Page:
How-To: Turning off Twitter Tracking

Erik Bernstein crisis communications, crisis management, crisis preparation, Crisis Prevention, crisis public relations, Crisis Response, Erik Bernstein, internet crisis management, internet reputation management, Jonathan Bernstein, online crisis management, online reputation management, PR, public relations, reputation management, social media, Twitter Leave a Comment

Make it easy for users to disable tracking services, or face potential reputation backlash as a result

It seems like every brand wants to track our activities online, and people are sick of it! But, you may ask, if you’re not doing anything wrong, why are you worried?

Consider this scenario…you’re shopping for that perfect engagement ring to surprise that special someone with, which of course means a ton of research and browsing online. Suddenly, every time your significant other hops on Twitter using the same PC, they see ads for rings and various other wedding accoutrements. Sure, it may go ignored if you live in with the non-tech-savvy, but anyone who knows what’s what will be able to put two and two together pretty quickly, blowing the surprise.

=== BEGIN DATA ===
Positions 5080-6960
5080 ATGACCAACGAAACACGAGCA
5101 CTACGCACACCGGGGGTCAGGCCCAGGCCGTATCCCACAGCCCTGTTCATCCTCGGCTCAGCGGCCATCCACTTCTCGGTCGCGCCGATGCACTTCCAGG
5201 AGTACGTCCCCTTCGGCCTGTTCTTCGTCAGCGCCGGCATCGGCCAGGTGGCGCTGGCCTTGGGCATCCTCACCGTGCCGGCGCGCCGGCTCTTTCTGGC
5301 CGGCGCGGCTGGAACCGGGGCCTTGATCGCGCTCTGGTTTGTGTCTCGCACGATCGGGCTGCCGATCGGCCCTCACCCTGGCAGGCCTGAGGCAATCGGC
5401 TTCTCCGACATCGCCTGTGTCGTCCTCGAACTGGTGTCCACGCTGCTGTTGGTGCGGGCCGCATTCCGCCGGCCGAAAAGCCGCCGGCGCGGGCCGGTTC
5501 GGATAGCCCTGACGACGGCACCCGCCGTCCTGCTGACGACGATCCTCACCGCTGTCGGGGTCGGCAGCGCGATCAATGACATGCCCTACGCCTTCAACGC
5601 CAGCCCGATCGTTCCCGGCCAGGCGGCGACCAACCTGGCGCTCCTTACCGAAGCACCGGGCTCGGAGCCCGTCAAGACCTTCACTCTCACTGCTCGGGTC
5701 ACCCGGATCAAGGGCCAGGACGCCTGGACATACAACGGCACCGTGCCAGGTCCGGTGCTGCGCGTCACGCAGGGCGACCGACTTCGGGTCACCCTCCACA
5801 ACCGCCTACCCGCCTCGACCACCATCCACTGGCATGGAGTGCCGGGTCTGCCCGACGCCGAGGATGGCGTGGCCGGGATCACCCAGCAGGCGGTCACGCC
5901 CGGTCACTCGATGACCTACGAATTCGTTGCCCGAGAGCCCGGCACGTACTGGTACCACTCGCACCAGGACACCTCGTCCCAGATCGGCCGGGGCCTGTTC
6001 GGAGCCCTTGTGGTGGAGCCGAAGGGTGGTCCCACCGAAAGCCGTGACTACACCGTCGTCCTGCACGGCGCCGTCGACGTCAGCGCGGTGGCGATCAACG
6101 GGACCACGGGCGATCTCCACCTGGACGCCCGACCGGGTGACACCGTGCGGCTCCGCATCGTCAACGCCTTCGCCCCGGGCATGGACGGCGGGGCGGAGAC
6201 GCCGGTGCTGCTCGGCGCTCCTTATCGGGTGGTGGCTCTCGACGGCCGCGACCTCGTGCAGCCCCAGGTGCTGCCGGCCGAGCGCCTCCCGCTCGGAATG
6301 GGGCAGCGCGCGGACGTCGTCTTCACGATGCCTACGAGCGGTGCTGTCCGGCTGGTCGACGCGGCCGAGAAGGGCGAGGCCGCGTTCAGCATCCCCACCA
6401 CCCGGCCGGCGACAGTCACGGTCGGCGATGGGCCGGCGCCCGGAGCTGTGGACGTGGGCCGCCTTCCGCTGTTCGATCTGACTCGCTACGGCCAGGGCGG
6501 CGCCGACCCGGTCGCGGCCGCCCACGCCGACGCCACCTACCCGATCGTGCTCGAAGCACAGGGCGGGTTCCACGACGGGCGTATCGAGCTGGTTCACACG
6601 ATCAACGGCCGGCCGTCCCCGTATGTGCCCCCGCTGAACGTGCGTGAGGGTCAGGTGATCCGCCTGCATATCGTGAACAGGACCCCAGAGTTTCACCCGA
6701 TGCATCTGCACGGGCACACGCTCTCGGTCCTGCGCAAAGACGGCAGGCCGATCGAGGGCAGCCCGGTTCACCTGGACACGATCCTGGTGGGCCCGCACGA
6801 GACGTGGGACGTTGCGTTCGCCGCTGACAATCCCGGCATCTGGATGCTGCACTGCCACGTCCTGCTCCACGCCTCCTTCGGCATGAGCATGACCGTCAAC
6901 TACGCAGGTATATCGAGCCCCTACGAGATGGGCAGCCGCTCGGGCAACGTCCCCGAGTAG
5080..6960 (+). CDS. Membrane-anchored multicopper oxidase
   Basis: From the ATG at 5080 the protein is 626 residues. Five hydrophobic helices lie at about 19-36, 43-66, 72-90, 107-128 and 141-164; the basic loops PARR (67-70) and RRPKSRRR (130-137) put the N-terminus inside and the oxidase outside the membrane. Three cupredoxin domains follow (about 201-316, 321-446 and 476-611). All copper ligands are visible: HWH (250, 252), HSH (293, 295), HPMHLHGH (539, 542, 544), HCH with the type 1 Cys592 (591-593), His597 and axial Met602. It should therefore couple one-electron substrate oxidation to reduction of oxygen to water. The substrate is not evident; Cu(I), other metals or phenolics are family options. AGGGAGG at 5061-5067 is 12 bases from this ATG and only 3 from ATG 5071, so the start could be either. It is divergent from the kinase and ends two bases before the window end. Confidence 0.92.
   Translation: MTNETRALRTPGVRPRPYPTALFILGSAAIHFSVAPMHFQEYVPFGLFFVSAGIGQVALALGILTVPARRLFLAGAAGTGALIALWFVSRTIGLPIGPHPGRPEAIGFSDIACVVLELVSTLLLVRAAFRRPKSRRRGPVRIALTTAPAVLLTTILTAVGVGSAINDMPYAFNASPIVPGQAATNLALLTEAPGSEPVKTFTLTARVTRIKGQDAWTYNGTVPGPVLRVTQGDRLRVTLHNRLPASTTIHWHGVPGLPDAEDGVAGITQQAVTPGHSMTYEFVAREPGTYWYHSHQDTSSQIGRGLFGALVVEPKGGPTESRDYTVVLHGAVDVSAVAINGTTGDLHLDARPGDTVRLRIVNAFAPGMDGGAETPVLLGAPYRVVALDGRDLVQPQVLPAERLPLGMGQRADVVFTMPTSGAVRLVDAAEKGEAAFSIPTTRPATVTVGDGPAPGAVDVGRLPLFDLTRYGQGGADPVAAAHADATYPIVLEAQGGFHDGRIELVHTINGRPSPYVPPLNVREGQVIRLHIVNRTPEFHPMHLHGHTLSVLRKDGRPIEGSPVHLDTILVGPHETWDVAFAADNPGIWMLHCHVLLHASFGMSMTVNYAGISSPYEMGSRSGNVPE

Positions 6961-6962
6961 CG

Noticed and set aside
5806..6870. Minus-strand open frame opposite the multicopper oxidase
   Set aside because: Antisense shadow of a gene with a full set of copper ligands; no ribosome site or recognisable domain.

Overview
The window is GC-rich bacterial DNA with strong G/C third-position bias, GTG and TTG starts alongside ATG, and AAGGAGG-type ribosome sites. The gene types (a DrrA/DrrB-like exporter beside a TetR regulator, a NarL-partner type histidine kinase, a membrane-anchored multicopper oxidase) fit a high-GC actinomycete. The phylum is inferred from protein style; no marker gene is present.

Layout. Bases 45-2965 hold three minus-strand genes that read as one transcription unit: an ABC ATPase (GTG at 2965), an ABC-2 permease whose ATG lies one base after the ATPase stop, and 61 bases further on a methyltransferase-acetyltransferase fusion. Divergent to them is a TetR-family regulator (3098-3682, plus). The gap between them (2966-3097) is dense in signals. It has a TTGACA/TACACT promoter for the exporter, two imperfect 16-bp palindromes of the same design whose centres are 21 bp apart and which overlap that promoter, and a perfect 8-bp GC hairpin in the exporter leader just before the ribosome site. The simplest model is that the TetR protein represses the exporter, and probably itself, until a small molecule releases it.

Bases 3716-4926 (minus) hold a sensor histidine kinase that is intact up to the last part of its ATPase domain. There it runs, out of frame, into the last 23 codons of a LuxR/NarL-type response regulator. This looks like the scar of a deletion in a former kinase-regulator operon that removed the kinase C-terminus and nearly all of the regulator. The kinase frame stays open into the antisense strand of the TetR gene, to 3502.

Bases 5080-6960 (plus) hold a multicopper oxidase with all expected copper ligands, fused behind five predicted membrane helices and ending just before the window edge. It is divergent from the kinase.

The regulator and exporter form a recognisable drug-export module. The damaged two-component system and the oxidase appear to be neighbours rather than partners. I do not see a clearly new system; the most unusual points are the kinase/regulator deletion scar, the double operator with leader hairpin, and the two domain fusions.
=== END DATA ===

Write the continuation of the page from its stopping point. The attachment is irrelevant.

Many organizations have implemented this tracking unannounced, which is a major crisis management no-no, but Twitter’s gone about its new tracking system the right way, informing users that they’re being tracked, and allowing them to easily opt-out should they desire.

Here are the four easy steps:

  1. Log in, dead to your Twitter account settings page, and scroll down until you see the following…
  2. Uncheck the box labeled, “Tailor Twitter based on my recent website visits.”
  3. Uncheck the box labeled, “Tailor ads based on information shared by ad partners”
  4. Hit the “Save Changes” button and you’re done!

Pretty simple, right?

For web-based companies looking to use tracking to your advantage, make certain your users are informed, and that it’s easy enough to disable that your average user can do it without difficulty. Any less, and you’re inviting a negative backlash that could ultimately leave your stakeholders looking to the competition for a less invasive option.

The BCM Blogging Team

Leave a Reply